This is not good for gout patients because they already have increased uric acid. However, more research is needed to determine the relationship between uric acid and increased levels linked to beverages.

Sugary Drinks and Arthritis

Sugary drinks can also be a problem if you have arthritis. Studies have shown that there is a strong association between gout and sugar-sweetened soft drinks containing fructose. Research also shows that there is evidence that fructose has a “specific effect in promoting obesity in the U.S.”

Other studies have concluded that regular consumption of sugar-sweetened soda can cause an increased risk of RA—however, that doesn’t include diet soda. Sugary drinks are known to increase inflammation in the body.

Soda is another source of sugar to avoid if you have arthritis. An average can of soda is 150 calories and the majority of the calories is from added sugar. There is an average of 10 teaspoons of sugar in an average can of soda. In addition, soda tends to have high amounts of phosphate. If phosphate is not properly balanced with calcium it can cause damage to the bones.

What About Diet Soda?

Many diet sodas have low-calorie sweeteners, which contain little or no calories. The Food and Drug Administration (FDA) has approved five artificial sweeteners:

  • Saccharin
  • Acesulfame
  • Aspartame
  • Neotame
  • Sucralose

Some diet sodas may also contain stevia, a natural sweetener that also has zero calories.


Avoiding sugar may help your arthritis symptoms. Choosing anti-inflammatory foods can help prevent inflammation that makes arthritis worse. If you want to avoid sugar because you are concerned it will make your arthritis worse, there are other ways to add a sweetener to your tea or favorite recipe. The Arthritis Foundation suggests consuming natural sweeteners like honey, agave, and pure maple syrup in moderation.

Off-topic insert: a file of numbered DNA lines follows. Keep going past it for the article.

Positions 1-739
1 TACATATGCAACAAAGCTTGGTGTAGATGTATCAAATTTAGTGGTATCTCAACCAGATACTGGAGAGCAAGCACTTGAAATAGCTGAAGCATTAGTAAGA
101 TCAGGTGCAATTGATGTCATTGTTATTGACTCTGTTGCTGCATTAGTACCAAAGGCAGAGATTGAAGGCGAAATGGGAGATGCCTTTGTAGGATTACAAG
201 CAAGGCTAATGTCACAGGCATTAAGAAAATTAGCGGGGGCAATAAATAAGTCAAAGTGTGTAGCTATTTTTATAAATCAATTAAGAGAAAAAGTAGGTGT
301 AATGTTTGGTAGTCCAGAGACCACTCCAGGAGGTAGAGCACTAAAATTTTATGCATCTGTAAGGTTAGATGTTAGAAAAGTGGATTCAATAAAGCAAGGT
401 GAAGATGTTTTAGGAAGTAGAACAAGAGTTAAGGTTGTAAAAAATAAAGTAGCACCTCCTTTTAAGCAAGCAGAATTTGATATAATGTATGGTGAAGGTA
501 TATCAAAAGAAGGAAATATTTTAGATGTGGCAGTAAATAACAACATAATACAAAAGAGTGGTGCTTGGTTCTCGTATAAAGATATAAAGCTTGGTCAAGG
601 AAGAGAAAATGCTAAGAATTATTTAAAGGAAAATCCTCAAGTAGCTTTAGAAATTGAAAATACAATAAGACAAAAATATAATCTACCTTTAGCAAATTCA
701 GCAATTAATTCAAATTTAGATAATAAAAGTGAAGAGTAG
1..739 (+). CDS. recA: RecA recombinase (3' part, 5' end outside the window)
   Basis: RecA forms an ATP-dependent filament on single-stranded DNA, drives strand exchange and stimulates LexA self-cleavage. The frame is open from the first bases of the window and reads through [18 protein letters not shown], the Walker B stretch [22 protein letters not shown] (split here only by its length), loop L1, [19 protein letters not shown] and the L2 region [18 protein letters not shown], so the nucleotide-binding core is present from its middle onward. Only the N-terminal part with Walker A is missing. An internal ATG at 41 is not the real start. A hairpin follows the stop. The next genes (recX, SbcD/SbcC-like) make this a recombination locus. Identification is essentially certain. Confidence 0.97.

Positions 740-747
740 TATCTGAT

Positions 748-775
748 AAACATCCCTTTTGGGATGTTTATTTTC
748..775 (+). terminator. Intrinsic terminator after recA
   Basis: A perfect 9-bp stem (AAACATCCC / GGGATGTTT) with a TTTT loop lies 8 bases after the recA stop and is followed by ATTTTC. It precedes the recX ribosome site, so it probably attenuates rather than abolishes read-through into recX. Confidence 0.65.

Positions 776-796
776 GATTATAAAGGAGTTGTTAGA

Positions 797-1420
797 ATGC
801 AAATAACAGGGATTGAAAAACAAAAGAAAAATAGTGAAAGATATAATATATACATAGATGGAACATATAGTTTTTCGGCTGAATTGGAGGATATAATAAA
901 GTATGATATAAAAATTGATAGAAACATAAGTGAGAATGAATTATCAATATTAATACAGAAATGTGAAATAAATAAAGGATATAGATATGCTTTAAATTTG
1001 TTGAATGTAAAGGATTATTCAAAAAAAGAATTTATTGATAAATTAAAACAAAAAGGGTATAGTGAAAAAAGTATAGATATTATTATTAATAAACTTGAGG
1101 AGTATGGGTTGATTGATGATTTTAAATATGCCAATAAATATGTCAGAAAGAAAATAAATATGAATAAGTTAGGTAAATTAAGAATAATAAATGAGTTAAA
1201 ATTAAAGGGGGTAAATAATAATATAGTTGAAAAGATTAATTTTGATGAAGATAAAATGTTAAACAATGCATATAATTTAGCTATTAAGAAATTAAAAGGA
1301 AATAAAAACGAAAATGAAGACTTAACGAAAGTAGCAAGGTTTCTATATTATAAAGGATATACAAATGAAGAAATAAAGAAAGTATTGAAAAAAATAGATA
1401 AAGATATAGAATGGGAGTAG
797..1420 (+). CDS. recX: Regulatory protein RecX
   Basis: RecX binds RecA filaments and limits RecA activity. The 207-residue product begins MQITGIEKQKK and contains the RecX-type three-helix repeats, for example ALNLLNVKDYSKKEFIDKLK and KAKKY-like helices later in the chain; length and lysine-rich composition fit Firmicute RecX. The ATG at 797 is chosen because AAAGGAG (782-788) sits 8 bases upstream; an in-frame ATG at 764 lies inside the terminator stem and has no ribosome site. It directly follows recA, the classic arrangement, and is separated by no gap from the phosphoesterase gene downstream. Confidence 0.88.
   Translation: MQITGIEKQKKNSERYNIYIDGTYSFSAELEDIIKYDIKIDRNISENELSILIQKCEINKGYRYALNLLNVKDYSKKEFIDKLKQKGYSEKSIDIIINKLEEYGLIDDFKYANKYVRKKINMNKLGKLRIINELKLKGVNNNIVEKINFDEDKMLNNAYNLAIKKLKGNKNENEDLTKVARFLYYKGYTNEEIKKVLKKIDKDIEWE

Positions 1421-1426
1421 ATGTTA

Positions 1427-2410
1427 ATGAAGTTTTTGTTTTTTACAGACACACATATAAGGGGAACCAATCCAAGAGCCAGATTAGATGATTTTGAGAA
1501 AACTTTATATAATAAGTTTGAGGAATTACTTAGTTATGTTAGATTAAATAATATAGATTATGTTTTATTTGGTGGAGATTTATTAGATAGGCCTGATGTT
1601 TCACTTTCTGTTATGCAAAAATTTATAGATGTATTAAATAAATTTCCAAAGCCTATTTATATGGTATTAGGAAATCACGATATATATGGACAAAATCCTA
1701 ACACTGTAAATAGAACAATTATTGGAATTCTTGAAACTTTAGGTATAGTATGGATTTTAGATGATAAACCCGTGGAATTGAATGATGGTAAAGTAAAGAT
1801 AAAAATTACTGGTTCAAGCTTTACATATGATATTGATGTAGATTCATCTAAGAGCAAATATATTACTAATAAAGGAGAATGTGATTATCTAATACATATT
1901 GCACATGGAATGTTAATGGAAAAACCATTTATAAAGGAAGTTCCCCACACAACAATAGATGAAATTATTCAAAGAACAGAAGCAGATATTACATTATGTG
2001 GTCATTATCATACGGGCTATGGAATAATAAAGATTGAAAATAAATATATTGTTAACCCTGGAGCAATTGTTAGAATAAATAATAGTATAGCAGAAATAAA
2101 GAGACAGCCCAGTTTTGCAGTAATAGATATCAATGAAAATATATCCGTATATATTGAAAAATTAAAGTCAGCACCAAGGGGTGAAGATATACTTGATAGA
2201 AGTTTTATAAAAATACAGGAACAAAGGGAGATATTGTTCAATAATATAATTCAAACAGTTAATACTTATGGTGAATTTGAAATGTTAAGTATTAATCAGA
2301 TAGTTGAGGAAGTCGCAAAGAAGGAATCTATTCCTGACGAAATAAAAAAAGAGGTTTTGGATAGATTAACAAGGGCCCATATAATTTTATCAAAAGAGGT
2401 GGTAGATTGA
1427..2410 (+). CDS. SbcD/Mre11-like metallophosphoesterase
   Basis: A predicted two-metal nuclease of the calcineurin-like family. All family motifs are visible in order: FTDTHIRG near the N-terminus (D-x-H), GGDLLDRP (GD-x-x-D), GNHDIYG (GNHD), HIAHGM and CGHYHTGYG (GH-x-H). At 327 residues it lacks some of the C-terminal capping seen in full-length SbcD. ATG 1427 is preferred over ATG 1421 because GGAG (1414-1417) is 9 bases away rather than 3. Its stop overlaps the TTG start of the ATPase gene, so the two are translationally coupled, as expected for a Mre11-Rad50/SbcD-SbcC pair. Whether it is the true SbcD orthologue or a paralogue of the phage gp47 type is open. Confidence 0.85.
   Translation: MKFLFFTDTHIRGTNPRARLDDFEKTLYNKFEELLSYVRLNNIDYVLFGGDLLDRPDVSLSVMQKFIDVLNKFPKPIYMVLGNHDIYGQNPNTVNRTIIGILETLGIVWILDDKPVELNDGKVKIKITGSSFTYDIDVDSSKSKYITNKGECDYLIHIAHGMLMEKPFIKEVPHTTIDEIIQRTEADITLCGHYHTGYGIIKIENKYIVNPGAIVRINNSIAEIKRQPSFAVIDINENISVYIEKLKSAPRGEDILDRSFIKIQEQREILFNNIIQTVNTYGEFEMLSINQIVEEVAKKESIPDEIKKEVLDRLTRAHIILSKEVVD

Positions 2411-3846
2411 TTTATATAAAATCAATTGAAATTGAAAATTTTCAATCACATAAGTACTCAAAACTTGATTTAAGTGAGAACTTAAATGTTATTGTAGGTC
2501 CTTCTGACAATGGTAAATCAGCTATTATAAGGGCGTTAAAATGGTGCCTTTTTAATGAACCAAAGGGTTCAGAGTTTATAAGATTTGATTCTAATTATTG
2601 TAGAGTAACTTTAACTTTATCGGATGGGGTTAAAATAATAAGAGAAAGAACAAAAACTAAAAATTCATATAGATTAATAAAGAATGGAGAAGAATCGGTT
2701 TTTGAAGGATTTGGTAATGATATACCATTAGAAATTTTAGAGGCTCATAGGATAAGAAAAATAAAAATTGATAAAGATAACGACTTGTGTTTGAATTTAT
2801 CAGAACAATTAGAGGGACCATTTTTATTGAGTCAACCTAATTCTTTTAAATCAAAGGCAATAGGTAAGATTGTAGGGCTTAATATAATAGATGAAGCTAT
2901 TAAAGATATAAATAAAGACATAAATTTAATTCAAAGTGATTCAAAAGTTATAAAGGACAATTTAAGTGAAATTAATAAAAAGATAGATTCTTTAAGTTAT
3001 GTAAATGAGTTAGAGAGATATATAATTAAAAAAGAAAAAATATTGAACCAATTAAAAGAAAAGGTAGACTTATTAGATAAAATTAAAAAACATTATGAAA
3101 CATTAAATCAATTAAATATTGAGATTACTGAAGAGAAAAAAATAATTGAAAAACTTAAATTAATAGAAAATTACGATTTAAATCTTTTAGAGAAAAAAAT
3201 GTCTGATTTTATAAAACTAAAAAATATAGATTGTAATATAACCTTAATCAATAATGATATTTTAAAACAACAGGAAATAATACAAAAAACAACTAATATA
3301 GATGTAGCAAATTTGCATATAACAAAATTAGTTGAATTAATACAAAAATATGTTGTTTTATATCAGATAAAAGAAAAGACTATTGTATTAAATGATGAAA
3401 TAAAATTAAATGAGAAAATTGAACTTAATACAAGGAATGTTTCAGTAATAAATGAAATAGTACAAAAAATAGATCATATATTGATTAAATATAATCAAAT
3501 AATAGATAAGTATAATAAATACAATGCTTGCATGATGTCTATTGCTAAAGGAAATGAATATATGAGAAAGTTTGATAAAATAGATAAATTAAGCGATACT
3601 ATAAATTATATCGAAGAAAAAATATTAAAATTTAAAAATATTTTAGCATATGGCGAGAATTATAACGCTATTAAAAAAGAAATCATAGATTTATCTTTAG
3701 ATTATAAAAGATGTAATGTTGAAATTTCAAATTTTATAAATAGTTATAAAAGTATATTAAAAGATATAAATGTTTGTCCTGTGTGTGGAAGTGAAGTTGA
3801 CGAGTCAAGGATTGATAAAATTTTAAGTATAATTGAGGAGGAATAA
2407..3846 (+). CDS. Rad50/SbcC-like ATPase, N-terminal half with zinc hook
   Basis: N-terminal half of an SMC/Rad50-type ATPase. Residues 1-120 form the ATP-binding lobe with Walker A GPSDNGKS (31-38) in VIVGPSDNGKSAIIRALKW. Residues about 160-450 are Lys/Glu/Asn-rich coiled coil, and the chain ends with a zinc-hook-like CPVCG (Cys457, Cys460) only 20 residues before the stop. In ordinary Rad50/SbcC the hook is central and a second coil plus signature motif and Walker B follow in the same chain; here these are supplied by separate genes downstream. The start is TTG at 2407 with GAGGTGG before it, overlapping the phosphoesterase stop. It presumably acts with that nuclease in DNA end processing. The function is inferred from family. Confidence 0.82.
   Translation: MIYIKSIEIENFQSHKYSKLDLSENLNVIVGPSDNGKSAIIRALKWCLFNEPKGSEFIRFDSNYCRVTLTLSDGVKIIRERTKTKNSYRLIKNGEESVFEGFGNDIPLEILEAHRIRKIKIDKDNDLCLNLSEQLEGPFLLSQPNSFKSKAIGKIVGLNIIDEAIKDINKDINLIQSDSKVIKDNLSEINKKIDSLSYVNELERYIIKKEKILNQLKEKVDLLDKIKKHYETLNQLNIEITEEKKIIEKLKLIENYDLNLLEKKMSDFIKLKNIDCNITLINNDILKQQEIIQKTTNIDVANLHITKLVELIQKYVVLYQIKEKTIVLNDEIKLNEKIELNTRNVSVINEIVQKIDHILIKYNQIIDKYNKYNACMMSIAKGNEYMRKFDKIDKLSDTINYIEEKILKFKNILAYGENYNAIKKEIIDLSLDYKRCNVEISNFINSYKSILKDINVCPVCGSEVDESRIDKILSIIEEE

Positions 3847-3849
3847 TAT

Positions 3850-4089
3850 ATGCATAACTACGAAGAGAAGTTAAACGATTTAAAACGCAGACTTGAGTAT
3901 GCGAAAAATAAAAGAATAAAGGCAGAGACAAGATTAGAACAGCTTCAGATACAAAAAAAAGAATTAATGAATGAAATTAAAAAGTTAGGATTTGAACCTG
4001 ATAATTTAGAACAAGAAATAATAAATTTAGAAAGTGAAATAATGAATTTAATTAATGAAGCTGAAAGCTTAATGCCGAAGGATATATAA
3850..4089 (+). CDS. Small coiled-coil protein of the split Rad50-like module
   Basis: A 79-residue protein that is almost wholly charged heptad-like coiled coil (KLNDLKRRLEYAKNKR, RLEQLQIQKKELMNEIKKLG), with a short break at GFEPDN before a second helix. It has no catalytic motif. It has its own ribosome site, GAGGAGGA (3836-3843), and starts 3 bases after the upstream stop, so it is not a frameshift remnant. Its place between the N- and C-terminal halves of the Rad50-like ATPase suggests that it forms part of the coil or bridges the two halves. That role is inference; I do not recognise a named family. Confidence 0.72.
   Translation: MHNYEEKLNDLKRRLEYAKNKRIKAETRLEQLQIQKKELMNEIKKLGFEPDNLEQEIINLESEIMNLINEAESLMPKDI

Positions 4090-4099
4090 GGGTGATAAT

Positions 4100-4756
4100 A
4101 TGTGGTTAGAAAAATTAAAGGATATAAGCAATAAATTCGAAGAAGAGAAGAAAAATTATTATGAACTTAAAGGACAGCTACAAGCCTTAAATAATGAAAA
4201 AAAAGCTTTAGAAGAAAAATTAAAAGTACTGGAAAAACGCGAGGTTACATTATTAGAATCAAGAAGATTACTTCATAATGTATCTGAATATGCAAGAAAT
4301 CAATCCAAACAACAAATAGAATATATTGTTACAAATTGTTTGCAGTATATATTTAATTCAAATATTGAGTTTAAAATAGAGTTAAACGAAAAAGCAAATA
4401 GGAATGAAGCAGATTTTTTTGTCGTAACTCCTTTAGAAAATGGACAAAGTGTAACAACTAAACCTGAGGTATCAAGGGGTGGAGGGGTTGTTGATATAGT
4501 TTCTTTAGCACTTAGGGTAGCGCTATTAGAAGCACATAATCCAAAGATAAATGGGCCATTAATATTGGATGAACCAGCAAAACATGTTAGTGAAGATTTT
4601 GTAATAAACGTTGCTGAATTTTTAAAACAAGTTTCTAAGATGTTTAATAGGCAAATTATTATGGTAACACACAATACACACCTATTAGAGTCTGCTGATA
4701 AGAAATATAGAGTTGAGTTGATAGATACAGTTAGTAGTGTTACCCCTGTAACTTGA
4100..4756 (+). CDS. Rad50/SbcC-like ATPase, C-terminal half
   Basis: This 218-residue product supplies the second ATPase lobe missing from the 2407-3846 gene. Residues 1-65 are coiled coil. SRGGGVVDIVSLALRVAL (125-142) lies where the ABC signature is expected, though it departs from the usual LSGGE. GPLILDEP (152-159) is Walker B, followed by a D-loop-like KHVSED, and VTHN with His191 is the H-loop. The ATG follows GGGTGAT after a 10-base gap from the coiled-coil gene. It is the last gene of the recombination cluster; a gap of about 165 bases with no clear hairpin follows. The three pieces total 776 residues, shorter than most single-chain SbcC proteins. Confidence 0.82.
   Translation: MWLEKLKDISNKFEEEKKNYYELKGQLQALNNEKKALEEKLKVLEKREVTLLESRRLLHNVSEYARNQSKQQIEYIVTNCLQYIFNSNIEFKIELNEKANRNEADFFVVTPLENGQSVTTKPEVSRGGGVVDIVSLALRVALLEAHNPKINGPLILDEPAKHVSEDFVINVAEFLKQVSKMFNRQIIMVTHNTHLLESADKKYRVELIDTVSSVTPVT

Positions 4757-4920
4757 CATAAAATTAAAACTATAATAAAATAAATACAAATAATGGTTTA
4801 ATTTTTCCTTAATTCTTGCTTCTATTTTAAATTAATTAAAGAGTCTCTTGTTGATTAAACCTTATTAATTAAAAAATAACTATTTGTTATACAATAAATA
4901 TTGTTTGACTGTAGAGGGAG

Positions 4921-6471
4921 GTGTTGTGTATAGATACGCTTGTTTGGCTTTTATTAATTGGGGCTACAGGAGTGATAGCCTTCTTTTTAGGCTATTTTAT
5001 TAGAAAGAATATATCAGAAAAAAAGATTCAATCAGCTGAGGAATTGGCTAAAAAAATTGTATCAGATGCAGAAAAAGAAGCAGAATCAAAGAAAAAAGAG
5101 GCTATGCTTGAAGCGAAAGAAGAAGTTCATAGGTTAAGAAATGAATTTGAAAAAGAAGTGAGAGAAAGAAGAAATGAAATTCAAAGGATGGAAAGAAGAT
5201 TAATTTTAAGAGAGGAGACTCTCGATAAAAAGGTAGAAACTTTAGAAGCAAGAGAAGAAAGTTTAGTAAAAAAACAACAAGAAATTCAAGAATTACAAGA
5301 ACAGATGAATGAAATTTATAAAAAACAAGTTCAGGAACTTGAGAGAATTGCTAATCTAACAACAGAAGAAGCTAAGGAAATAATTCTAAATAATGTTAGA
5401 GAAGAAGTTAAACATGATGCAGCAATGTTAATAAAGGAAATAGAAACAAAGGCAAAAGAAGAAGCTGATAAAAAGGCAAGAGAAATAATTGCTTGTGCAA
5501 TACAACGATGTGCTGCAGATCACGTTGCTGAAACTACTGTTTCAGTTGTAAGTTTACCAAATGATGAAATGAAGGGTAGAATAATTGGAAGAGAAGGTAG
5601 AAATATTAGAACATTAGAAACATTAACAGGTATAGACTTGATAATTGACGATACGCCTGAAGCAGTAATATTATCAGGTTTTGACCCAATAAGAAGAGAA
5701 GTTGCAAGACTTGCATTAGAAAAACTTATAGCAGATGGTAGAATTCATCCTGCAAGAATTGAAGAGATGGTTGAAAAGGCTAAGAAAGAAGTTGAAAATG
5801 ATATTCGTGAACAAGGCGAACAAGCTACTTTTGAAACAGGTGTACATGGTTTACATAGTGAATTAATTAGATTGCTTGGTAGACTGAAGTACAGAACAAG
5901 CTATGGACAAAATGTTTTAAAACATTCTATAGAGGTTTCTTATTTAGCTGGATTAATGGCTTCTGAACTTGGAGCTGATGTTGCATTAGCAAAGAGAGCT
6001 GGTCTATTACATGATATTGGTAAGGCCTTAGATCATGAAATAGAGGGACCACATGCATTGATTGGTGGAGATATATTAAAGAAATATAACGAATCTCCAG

Frequently Asked Questions

  • Does sugar cause arthritis inflammation?

    Sugar can cause inflammation in the body, which may affect the joints. If you have arthritis, you may notice that sugar makes your symptoms worse.

  • Does cutting out sugar help arthritis?

    If sugar is contributing to inflammation in your body, you might notice that limiting or cutting back on sugar helps lower that inflammation, which in turn could help reduce your arthritis symptoms. Since arthritis is driven by inflammation, if you can lower your levels of inflammation it might help keep the disease from progressing.

  • Which foods make arthritis worse?

    Foods that promote inflammation, including sugar, may make arthritis worse. If you have certain types of arthritis, like gout, foods that have a lot of uric acids can make your condition worse.

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Verywell Health uses only high-quality sources, including peer-reviewed studies, to support the facts within our articles. Read our editorial process to learn more about how we fact-check and keep our content accurate, reliable, and trustworthy.
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By Yvelette Stines
Yvelette Stines, MS, MEd, is an author, writer, and communications specialist specializing in health and wellness.